Books You Cannot Borrow, National Library of Indonesia


On 21 November 2018 I visited our national library for the first time. The government spent a lot of money to build it. I registered for membership years ago, but I never verified it. You need to verify it in the library, but it’s located smack dab in the government district in Central Jakarta, where you have to brave traffic to go there. I also didn’t want to visit on a weekend knowing it’d be full of people. I finally went there on a Wednesday, 11am, and it was full of students. I don’t like crowds, but I’m happy people visit the library.

When you step into the lobby you’ll see this tower of old books they use for posture and decoration.

The staff directed us to the lockers as soon as we entered the building. We must put our bags in those lockers. In return, they gave us clear bags for our things. Maybe they think this way it’ll be easier for them to spot book thieves. Unfortunately, you cannot borrow any books in the national library. Despite having been operating for half a decade now, they say they’re still transitioning their system and transferring books from Salemba. We’re free to read on the spot though.

Registration
If you want to be a member, you have to register yourself online. In the registration area, they have provided rows and rows of computers for you to do it. Then you take a queue number. When they call your number, they’ll take your picture and print your library card. I already registered myself in 2014, so I only needed my picture taken. It was quick and relatively painless! The membership is applicable for ten years.

After that we went to the 21st floor for the public books. If my memory doesn’t fail me, they only have five elevators for 24 floors. For some reason, they also put the busiest part of the library on the 21st and 22nd floors, where all of the public books are. Now this part of going up and down the building is painful.

Since it’s a new building, everything is crisp white and clean. I didn’t smell any dust. Many shelves are even empty! It looks like they use the Dewey Decimal System, but the shelf signs don’t match the books stored in them. It was quite confusing.


Book Collection
Not wanting to miss anything, I walked from shelf to shelf, checking out the books they have. I was pleasantly surprised to find Tan Malaka’s Madilog in the philosophy section. It was next to a book on dream interpretation. On the shelf across, I found a Wiccan spellbook, displayed together with Deddy Corbuzier’s Mantra. I don’t know who procured the books, but I’m glad they’re there.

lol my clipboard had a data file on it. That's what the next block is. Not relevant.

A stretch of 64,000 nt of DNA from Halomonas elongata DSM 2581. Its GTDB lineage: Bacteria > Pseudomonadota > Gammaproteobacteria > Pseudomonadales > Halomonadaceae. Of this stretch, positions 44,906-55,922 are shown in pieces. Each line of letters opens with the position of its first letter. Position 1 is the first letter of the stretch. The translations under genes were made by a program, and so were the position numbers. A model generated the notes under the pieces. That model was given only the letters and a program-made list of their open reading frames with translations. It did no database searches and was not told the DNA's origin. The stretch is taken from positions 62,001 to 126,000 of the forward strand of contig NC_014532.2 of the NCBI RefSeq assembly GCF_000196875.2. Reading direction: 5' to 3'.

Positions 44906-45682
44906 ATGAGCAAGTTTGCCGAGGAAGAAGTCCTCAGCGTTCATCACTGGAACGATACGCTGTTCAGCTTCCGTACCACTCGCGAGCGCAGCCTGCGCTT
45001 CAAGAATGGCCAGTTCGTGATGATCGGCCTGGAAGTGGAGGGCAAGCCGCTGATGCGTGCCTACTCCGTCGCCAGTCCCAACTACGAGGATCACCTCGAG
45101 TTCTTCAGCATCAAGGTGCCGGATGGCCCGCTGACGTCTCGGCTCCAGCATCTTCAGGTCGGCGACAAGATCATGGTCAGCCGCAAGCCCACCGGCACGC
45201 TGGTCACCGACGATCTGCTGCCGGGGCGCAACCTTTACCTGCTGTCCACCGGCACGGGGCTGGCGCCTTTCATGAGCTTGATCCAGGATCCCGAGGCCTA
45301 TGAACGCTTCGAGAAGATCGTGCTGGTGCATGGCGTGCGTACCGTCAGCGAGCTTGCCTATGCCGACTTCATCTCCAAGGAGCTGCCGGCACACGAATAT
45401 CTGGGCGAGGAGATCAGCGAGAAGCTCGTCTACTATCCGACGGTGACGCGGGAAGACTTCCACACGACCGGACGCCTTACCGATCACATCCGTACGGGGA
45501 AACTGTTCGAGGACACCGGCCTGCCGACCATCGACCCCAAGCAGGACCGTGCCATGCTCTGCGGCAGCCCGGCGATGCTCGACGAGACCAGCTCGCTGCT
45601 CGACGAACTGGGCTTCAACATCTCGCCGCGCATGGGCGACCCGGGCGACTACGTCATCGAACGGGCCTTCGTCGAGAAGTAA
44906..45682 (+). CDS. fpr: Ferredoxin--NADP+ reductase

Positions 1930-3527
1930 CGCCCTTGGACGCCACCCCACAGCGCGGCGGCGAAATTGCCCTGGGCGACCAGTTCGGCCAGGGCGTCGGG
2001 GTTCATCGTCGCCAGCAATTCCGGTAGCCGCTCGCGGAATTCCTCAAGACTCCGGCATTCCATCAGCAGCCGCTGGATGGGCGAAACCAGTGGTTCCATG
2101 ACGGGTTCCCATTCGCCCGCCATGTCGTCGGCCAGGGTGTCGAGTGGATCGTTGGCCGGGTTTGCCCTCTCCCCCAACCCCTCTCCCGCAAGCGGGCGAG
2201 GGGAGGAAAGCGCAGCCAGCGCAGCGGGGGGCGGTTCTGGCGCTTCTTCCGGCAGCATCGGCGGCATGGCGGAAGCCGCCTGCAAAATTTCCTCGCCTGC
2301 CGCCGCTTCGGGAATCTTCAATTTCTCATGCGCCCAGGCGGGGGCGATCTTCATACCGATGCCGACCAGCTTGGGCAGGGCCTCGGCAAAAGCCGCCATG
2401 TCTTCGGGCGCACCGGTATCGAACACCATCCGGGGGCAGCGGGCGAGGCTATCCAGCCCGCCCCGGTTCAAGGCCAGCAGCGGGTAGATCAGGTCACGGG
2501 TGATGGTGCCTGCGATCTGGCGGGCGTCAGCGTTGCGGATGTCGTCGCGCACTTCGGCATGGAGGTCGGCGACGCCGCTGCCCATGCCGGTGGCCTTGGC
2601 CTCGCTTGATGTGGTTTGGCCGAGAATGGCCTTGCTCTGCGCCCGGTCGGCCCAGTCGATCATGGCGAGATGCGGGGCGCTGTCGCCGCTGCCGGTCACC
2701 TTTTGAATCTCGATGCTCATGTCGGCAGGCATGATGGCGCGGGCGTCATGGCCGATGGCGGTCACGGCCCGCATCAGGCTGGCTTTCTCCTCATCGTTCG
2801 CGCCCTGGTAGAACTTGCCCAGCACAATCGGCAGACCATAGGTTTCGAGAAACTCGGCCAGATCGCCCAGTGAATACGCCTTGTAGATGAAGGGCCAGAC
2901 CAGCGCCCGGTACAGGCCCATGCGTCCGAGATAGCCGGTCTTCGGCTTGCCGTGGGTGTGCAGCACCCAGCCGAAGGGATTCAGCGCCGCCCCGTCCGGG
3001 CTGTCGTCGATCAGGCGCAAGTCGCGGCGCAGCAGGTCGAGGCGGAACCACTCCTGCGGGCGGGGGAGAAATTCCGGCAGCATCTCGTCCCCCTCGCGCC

I made a note to remember any books related to criticism of G30S/PKI that I see, but I didn’t find any. Maybe it was there but not easily accessible? Who am I kidding.

And oh, about a fourth of the books on the 21st floor are related to Islam.

They do have a lot of popular Indonesian and Western fiction though. I hope they’re adding more, because they still have a lot of room. On a dedicated floor, they also have books from and about non-English speaking countries. Here there’s also a lot of room for more collection.

Some parts of the library are literally locked and chained. They do this for rare and old books. But you can ask the librarian for them. Needless to say, you have to be very careful in handling them. I’d also like to add that the smell on the rare books floor is heavenly. However, I have to admit I was afraid it was maybe fungi I breathed.


Facilities
Don’t hesitate to bring your laptop! The library provides a lot of desks, chairs, couches, bean bags, reading nooks, and electronic sockets. I appreciate the real effort they’ve made in making the place students/visitors-friendly. The library is quite cozy. Restrooms are, I’m happy to report, big and clean. They have tissue and hand soap dispensers. Yay!

Obviously you can’t bring food and liquid into the reading area for fear of ruining the books. But there’s a spacious, clean, and cheap canteen on the fifth floor with the National Monument as a view. If you don’t have your own laptop, the multimedia floor has rows and rows of computers connected to the internet. I don’t remember I saw any, but I’m sure there’s a printer and copy machine on every floor.

Overall, the National Library feels like a state-owned gigantic coworking space. A free one as well! If you’re a member, you can even use the private discussion and reading rooms. The public area tends to get busy and crowded. Even though everyone’s trying their best to be quiet, there’s the inevitable noise of flipping papers, footsteps, and students sighing over their essays.

I was impressed with our library. Next time, I’m planning to visit the regional one.

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